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Thoughts on Interpreting the Text (Post-Modernism)

October 14, 2008 2 comments

The post-modern critics learned one thing well from there modern mentors: to be critics. It seems the modern critical distrust is still present in the post modern except now I apply the skeptical eye of distrust to everyone, including myself. So in this sense, post-modernism might be better termed: late modernism or modernism unleashed. It seems the modern corpus has become a corpse, and we call this dead body post-modernism.

Post-modernism finally stuck the knife in the heart of modernism by taking distrust to the extreme and losing all potentiality of meaning or reality for that matter. In this sense, post-moderns finally freed form from content only to discover that content disappeared, leaving an empty shell of form like a discarded cocoon.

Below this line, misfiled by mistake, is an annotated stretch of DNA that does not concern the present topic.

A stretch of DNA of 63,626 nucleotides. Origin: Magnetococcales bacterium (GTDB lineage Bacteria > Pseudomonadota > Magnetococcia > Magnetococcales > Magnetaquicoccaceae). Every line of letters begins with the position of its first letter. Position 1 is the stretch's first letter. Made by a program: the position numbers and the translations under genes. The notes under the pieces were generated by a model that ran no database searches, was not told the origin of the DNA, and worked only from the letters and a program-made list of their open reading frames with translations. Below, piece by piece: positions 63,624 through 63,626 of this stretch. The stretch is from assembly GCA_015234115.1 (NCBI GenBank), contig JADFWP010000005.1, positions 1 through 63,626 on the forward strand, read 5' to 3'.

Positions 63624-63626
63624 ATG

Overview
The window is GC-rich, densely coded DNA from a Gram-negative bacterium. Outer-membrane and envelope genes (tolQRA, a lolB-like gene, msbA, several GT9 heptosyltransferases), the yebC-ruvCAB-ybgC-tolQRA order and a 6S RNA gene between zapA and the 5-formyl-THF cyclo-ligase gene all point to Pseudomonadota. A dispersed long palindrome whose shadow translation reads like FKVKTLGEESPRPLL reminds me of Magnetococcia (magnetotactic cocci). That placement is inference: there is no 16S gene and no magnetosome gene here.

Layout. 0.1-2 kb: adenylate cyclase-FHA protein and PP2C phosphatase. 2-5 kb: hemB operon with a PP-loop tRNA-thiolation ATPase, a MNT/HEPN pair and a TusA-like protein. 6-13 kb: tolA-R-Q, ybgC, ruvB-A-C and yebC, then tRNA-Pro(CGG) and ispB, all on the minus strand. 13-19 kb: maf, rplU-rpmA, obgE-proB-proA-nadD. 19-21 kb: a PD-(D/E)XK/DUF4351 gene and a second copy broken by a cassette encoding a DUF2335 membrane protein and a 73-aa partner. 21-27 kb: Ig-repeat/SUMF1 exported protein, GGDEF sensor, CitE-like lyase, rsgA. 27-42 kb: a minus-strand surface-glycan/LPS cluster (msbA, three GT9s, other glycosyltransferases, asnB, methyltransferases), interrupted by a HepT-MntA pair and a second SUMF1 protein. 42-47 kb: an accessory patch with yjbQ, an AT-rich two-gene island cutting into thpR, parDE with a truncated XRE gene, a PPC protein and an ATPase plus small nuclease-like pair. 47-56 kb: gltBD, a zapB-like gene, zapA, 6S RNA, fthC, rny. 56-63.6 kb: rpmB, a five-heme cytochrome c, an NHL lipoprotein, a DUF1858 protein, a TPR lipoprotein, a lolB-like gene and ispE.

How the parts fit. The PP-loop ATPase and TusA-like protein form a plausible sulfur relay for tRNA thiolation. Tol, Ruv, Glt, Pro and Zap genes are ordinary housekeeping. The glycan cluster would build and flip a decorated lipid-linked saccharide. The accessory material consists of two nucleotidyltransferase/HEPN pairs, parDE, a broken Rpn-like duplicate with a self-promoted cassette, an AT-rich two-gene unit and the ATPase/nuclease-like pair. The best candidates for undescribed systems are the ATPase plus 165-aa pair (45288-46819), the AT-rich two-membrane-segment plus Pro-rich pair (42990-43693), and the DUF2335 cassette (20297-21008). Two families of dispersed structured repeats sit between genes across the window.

Post-modernism did actually recognize the imperialist tendencies of the modern voice, and so it welcomed other voices to the table. And it served distrust and unbelief to all voices, taking us from one dominating voice to many voices with a dominant insistence that there are no voices.

Post-modernism is more like a magic trick where the assistant in box A reappears in Box B (with a different headscarf). Post modernism rejects one prevailing idea, one prevailing narrative, and seems to affirm all narratives. Now the prevailing “narrative” is that there are “no meta narratives,” resulting of course in one meta narrative. If that didn’t make sense, it’s okay because it doesn’t mean anything anyway.

While I may seem to be hard on post-modernism, I appreciate some of the gifts it has given us. It has suggested there is value in many perspectives, in many voices. It raised the question of meaning. I think it opens the door for a serious consideration of particularity vs universality. And it loves stories. Lots of them. Narrative rhetoric has been a great treasure for the church, helping us to recover the stories beneath layers of moralisms and judgments upon the texts.